There is little information in the scientific literature about the interventions routinely carried out with young offenders, and the preventive effect that some of these interventions can have on recidivism.
One important factor is the adaptation of intervention intensity to the level of risk posed by the young offender. High-risk youth—including street gang members—should receive the most intensive intervention services.
The findings showed significant differences between young people acting alone, those in groups and those in gangs.
The findings showed significant differences between young people acting alone, those in groups and those in gangs. Gang members made up the most criminally active subgroup and had the most extensive criminal history. There was also a difference in intervention approach between the three subgroups. In most cases, gang members received intensive intervention, being referred to specific open custody programs or closed custody.
However, it appears that the duration of treatment depended much more on the seriousness of the offense than on the assessment of risk and criminogenic needs. More than half of the sample made up of the three subgroups showed no criminal recidivism eighteen months later. The factors that contributed to reducing recidivism included a willingness to consider the consequences of past criminal actions, the development of the capacity to empathize, and the creation of a clinical alliance with an educator.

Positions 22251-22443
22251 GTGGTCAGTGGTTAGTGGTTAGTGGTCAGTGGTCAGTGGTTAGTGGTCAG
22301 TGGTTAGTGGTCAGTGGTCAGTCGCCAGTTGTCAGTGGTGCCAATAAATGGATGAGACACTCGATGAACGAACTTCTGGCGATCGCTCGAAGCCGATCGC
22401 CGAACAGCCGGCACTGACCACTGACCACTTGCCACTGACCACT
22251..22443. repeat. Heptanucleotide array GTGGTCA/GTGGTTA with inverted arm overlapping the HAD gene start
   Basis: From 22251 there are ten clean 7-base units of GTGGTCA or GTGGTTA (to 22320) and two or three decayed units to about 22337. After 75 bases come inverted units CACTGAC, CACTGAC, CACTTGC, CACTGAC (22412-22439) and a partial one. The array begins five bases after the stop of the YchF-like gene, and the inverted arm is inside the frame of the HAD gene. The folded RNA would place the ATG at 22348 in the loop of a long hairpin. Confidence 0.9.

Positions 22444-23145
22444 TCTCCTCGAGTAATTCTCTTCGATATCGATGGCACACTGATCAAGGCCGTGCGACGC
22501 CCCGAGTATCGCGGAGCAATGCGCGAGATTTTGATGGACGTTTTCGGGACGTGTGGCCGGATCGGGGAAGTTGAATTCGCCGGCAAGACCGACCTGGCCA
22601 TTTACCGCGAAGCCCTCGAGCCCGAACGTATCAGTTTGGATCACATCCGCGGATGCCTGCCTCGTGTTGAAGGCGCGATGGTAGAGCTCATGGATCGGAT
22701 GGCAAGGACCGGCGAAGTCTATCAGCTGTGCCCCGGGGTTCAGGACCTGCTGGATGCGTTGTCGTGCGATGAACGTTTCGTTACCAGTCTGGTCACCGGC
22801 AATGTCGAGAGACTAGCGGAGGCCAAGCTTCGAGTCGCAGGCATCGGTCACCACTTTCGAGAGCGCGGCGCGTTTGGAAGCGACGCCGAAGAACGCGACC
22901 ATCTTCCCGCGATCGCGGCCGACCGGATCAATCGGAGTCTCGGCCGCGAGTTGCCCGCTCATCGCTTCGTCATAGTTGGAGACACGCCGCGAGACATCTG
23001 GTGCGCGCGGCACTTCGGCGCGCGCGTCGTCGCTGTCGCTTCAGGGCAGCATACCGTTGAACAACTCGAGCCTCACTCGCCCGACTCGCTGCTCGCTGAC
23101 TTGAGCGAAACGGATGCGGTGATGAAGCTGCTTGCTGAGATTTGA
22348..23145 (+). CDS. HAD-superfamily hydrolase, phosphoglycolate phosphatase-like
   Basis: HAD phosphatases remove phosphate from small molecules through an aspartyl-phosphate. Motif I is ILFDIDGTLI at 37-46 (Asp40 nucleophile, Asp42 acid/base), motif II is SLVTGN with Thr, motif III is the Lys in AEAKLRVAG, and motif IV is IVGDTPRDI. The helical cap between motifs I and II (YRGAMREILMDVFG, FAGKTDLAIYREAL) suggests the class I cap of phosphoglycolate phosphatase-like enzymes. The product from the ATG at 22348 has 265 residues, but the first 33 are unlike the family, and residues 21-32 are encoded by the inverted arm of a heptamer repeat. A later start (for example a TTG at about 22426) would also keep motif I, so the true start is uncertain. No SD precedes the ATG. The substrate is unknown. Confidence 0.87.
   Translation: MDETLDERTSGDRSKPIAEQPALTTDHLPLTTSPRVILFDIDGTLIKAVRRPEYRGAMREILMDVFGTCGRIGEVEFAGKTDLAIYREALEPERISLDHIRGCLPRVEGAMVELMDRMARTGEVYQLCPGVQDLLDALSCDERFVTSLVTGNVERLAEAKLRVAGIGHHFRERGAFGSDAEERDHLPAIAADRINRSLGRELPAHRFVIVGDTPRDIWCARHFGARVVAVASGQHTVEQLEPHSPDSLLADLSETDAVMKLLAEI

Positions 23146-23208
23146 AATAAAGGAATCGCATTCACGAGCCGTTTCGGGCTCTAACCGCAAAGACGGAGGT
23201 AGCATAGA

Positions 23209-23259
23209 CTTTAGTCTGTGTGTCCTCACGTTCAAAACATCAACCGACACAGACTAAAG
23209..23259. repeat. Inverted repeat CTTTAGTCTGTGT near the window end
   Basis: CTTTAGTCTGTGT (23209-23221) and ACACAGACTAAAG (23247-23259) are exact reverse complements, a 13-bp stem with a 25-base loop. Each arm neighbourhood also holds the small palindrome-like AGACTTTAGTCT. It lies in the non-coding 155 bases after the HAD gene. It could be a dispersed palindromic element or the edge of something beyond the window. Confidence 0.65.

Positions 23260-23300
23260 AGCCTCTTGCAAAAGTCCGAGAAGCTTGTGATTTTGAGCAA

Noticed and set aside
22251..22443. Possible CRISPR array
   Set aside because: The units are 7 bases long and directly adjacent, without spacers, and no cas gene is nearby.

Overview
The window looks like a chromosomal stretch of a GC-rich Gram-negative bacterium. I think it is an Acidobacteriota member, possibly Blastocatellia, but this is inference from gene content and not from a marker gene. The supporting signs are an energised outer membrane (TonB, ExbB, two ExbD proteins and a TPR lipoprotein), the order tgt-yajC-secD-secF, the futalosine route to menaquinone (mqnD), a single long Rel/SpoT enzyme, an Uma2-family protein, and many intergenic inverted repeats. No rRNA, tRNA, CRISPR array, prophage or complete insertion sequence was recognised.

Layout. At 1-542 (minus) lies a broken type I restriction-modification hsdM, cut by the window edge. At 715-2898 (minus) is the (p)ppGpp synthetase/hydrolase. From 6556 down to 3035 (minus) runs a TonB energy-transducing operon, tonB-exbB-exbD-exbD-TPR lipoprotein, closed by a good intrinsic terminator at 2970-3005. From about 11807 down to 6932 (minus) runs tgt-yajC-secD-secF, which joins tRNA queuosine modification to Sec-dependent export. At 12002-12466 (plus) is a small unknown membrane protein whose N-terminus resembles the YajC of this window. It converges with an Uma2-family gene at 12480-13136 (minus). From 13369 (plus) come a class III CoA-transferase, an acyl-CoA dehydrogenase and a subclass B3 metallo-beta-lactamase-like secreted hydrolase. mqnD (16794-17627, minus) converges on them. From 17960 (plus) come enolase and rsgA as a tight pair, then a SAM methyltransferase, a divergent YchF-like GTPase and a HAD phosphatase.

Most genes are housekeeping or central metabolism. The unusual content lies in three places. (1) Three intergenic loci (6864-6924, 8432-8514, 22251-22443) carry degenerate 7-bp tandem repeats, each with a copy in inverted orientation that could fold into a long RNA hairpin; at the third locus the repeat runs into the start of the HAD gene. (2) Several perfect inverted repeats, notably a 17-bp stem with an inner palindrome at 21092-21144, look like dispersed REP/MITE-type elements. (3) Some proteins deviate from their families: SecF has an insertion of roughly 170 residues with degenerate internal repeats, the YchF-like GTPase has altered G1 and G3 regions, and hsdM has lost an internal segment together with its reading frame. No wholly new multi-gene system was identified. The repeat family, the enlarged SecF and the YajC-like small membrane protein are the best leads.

The subjects the most likely to reoffend were those who were the least open and receptive to the rehabilitation process. Thus, a portion of high-risk youth benefitted from intensive intervention services and did not re-offend after treatment, while those youth who were more resistant to intense intervention showed subsequent criminal behaviour. Recommendations include better evaluating the quality of the intervention services currently available, and providing program workers with training on gangs and the principles of effective delinquency intervention.
Louis-Georges Cournoyer, Université de Montréal
Deposit of the research report: November 2015